Love, desire… One thing and the other lived inside me as twins, sharp and mixed. Because while I desired her with all the forces of my soul, I also adored her with the torrent of my blood.
Duncan never saw it. How could he?
At the start of winter, we returned to Hollywood, and Wyoming fell ill with a flu that would cost him his life. He would leave his wife with a fortune but no children. He could not be at peace because of the loneliness in which he would leave his wife. "It's not the economic situation," he told me, "But the moral abandonment. And in this Hollywood hell…"
Wyoming was taken from us while he was finishing two extraordinary films: The Wasteland and More Than Meets the Eye. With his last breath, Duncan asked us to lean towards him, and with a dying voice said: "Enid, trust Grant… As long as you have him, do not be afraid. And you, old friend, look after her. Be her brother… No, do not promise. Now I can rest in peace…"
Our pain was undisturbed. After seven days, we returned to Canada, to the same summer hut where a month before the three of us had dined under the awning. Enid gazed at the fire while I stood contemplating. Duncan was gone.
I have to admit that with Wyoming's death, I saw nothing but the liberation of the terrible caged eagle in my heart, the desire of a woman by my side that for so long I could not touch. I had been Wyoming's best friend, and while he lived, the eagle did not want his blood; it fed itself – I fed it – with my own blood. But something steadier than a shadow had begun to hang over me … and him. His wife was, while he lived – and should have been eternally – untouchable to me. But he died. Wyoming could not demand of me the sacrifice of life that he had just abandoned. And Enid was my life, my future, my breath, and my desire to live, that nobody, not even Duncan – my close, but deceased, friend – could deny me.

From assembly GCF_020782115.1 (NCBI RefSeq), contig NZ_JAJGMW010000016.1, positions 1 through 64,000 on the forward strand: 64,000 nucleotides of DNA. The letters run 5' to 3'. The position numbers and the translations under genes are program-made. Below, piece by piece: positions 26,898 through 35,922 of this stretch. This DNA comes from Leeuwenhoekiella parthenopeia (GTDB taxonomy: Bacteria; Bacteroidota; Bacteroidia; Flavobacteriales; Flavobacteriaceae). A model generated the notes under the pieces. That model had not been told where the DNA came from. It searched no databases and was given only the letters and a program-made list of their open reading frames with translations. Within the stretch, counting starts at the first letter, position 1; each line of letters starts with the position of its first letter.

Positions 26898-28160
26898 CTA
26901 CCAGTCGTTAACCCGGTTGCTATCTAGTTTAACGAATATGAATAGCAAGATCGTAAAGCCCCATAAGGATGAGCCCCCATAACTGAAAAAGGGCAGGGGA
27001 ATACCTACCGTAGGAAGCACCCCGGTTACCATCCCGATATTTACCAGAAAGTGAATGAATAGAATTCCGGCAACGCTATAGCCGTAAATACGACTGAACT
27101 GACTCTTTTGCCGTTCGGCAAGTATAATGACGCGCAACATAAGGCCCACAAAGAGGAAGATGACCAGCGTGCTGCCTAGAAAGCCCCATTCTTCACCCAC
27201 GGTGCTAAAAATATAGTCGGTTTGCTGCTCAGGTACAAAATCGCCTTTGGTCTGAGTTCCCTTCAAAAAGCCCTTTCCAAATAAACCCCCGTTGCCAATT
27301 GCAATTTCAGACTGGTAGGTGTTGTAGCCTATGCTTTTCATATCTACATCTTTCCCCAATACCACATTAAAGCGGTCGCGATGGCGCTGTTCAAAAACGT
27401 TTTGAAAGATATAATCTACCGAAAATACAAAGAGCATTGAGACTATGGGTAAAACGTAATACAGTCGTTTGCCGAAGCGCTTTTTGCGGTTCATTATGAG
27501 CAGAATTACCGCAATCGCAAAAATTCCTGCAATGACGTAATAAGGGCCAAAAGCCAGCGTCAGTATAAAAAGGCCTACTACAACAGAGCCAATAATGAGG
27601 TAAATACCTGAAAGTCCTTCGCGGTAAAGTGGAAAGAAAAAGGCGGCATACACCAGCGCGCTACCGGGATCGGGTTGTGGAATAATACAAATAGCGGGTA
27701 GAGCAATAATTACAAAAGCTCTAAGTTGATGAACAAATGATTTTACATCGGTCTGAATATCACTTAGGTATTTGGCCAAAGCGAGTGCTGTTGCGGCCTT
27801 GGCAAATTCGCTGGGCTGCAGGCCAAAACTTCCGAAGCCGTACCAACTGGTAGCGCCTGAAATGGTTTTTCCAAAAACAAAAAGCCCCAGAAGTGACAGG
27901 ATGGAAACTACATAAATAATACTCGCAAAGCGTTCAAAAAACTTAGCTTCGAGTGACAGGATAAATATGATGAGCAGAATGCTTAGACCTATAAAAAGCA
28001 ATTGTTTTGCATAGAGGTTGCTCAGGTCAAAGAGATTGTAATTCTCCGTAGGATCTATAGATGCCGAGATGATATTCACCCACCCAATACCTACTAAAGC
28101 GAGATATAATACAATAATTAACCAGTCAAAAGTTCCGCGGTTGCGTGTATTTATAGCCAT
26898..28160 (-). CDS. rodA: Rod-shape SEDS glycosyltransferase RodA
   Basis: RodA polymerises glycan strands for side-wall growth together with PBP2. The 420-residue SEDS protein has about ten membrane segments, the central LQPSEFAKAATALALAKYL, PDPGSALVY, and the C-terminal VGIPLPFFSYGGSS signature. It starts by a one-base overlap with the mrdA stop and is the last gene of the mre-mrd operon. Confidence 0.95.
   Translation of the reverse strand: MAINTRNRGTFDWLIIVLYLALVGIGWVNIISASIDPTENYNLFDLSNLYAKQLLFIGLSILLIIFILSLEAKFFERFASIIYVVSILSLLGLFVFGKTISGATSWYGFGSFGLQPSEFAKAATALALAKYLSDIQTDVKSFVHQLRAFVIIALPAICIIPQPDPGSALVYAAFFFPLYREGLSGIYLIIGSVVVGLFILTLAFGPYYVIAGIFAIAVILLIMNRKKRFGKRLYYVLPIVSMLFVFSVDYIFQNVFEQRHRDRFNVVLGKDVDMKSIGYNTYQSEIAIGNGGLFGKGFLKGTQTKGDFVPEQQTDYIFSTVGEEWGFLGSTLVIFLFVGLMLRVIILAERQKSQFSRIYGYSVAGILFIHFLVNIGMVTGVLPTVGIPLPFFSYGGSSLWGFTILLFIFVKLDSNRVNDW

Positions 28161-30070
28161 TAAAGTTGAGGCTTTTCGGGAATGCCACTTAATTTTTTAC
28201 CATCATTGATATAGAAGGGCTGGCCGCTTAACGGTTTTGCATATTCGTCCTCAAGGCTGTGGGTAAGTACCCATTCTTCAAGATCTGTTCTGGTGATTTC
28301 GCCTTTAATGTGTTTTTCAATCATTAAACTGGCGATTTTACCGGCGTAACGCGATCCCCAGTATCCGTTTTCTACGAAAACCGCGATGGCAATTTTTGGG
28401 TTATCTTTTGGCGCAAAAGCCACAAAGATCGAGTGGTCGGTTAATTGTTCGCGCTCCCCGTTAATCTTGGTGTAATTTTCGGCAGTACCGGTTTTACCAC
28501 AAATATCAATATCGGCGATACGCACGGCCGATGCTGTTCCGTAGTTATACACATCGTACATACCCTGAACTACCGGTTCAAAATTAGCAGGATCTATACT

Look after her… Yes! but I would give her what he was no longer able to give: the adoration of a lifetime devoted to her! For two months, I looked after her like a brother – by her side day and night. But on the third month, I fell at her feet grasping the hem of her skirt with both my shaking hands and burying my face in her lap.
Enid froze and looked at me. Surely the memory of Wyoming's last moments came to mind because she violently rejected me. But I did not release her skirt.
"I love you, Enid," I told her. "I'd die without you."
"You! Guillermo!" She murmured, "It's terrible to hear you say that!"
"Whatever you want," I replied, "But I love you immensely."
"Don't say that! Don't say that!"
"I have always loved you… You know that."
"No, no I do not!"
"Yes, you do."
Enid kept pushing me away, and I continued to resist.
"Tell me that you knew…"
"No! Stop! We are defiling…"
"Tell me that you knew…"
"Just tell me that you knew I always loved you…"
Her arms gave up tired, and I lifted my head. Our eyes met, just one instant, before Enid fell, weeping, to her knees.
I left her alone but returned an hour later covered in snow. Nobody would have suspected after seeing our simulated and calm affect for each other that we had just shredded our heart strings.
We both knew the truth: that in Enid and Wyoming's union, there was never any passion. It always lacked a flare of foolishness, straying, unfairness – the flame of passion that burns a man's entire morality and scorches a woman. Enid had liked her husband and she had cared for him but there was nothing more. I was the warm shadow of her heart, where the desire that she did not feel from Wyoming burned, where her desire went to seek refuge.
His death, left a hole that I was to fill with only the love of a brother... Of a brother! For her, Enid, who was my only drop of happiness in the whole world!
Three days after the scene I just described, we returned to Hollywood. And only a month later the exact same situation occurred: I fell again at Enid's feet with my head between her knees, and her wanting to avoid it.